As Jobbik’s anti-Roma demonstration in Miskolc and the counter-demonstrations organized by DK and Roma activists passed peacefully, commentators on the left mostly expressed relief while right-wing media outlets passed over the event in silence.
On October 17 three demonstrations took place in Miskolc, a regional centre in North-East Hungary, with a strong police presence. The far-right Jobbik party organized a rally to protest against the allegedly unbearable behaviour of Roma families living in the Avas district. Roma rights activists organized a counterdemonstration, while DK, the new splinter party of former Socialist Prime Minister Ferenc Gyurcsány also held a rally against racism. Despite fears that the demonstrators would clash, no incidents took place. Jobbik mobilized about 1500 supporters while the Roma and the DK counter-demonstrations drew a few hundred protesters.
In Magyar Narancs, the editor admits that the atmosphere at Avas is tense. Hundreds of Roma families were moved in over the past years from their villages by a mafia that took bank credits and public housing subsidies on their behalf. The Roma were then installed in the flats without any source of income and were therefore unable to pay their bills. The result, the liberal weekly remarks, is that “the newcomers keep the area under constant terror.” Either the city of Miskolc will manage to bring things back to normal at Avas, Magyar Narancs concludes, or “the place will be the Devil’s prey. And the country with it.”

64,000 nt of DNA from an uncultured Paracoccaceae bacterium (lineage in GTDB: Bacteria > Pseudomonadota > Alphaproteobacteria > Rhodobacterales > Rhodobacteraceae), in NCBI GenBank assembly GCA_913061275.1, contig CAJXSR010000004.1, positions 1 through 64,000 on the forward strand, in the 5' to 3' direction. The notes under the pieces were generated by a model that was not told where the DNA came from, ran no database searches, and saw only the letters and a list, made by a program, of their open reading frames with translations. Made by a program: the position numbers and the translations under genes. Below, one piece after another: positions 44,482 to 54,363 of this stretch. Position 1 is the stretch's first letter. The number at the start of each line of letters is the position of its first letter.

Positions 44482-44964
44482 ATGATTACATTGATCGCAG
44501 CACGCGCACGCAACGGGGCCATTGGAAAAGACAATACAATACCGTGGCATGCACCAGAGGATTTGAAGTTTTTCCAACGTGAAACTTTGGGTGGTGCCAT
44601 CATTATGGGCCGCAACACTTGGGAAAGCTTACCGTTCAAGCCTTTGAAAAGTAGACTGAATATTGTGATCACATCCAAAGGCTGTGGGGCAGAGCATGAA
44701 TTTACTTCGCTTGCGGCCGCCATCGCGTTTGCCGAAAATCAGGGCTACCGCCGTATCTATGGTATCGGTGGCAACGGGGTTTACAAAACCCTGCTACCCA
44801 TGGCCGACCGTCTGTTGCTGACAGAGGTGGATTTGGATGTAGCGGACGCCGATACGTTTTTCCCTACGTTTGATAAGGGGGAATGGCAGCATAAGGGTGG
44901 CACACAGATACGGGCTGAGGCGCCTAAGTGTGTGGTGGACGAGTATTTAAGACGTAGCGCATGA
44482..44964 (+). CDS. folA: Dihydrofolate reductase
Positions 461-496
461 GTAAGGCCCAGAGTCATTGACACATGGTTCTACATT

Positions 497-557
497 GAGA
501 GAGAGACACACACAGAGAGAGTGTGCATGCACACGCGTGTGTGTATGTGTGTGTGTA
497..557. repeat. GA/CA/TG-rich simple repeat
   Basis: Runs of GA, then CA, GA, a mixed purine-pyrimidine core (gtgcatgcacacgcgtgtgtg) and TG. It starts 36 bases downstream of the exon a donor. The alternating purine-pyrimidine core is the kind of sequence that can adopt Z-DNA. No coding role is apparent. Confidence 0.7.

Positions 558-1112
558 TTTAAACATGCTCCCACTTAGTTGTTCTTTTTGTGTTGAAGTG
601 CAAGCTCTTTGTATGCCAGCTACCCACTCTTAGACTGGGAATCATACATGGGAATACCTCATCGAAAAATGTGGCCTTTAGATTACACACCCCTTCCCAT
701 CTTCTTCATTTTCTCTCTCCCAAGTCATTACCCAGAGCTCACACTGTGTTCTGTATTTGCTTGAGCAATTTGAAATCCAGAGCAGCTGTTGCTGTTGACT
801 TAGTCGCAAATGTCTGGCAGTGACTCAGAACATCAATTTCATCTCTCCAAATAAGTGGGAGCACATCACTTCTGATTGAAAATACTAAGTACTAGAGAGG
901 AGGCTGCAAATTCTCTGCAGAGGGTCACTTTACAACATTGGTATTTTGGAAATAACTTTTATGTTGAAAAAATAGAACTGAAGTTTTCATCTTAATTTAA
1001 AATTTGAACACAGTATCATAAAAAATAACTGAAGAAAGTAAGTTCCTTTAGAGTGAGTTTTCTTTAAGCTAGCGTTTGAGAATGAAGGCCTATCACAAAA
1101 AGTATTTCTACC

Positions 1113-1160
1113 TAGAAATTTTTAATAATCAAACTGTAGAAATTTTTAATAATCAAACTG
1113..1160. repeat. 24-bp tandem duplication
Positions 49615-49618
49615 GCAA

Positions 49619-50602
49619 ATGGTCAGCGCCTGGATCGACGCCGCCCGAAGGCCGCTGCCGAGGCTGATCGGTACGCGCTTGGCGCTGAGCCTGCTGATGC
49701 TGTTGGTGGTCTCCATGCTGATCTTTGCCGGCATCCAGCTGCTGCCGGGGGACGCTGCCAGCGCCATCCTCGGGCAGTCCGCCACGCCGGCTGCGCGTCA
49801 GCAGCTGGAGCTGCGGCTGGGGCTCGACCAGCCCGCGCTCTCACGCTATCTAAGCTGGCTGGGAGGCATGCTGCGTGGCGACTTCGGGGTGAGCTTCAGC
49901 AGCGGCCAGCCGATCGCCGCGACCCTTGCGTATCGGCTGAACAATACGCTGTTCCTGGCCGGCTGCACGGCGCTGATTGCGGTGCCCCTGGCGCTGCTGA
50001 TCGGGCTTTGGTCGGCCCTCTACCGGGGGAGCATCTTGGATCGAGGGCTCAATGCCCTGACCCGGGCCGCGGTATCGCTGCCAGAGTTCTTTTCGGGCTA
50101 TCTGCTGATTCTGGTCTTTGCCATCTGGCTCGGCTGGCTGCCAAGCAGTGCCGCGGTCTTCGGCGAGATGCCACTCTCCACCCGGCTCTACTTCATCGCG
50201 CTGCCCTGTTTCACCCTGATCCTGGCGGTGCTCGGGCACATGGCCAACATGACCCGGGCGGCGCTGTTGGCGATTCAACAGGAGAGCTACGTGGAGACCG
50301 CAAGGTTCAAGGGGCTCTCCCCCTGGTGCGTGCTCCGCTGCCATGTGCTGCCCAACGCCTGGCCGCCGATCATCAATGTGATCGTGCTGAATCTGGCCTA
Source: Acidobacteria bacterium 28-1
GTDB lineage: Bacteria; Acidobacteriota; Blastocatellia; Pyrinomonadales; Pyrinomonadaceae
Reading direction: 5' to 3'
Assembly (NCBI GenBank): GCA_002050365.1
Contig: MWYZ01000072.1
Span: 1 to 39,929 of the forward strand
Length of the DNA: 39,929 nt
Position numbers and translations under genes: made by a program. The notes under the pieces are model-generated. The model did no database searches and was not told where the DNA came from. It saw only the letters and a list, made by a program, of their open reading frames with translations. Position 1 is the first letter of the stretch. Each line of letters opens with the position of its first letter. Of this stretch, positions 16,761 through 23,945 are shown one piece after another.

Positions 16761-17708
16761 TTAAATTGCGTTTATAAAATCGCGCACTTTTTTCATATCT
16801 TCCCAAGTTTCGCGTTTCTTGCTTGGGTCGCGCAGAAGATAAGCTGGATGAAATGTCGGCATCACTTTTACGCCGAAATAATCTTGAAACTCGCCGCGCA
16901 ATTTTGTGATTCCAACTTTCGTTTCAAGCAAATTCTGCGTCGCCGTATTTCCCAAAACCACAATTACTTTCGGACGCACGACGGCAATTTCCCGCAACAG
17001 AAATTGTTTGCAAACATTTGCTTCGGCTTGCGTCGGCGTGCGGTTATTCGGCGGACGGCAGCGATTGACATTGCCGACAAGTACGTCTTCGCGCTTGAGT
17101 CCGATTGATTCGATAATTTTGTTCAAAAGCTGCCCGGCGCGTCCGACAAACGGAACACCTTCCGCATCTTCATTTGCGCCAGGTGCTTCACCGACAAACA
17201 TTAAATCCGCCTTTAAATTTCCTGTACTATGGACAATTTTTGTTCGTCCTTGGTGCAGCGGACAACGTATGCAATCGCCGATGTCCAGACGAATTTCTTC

In a front-page editorial, Népszabadság describes the event as insignificant, despite nationwide efforts to mobilize both sides. It is a significant disappointment for Vona, the author writes, who apparently tried to jumpstart Jobbik with a large demonstration. Racist and anti-Semitic messages, Jobbik’s main political weapons, have lost a lot of their appeal in Hungary, the newspaper concludes. Yet there is a lesson to be learned for the organizers of the counter-demonstrations as well, Népszabadság warns. There are many more people who are ready to stand up against racism in Hungary but it matters a lot, who calls them to arms – the author suggest, in a clear reference to civil rights leader and former liberal MP Aladár Horváth, who has a rather limited audience among Hungary’s Gypsies.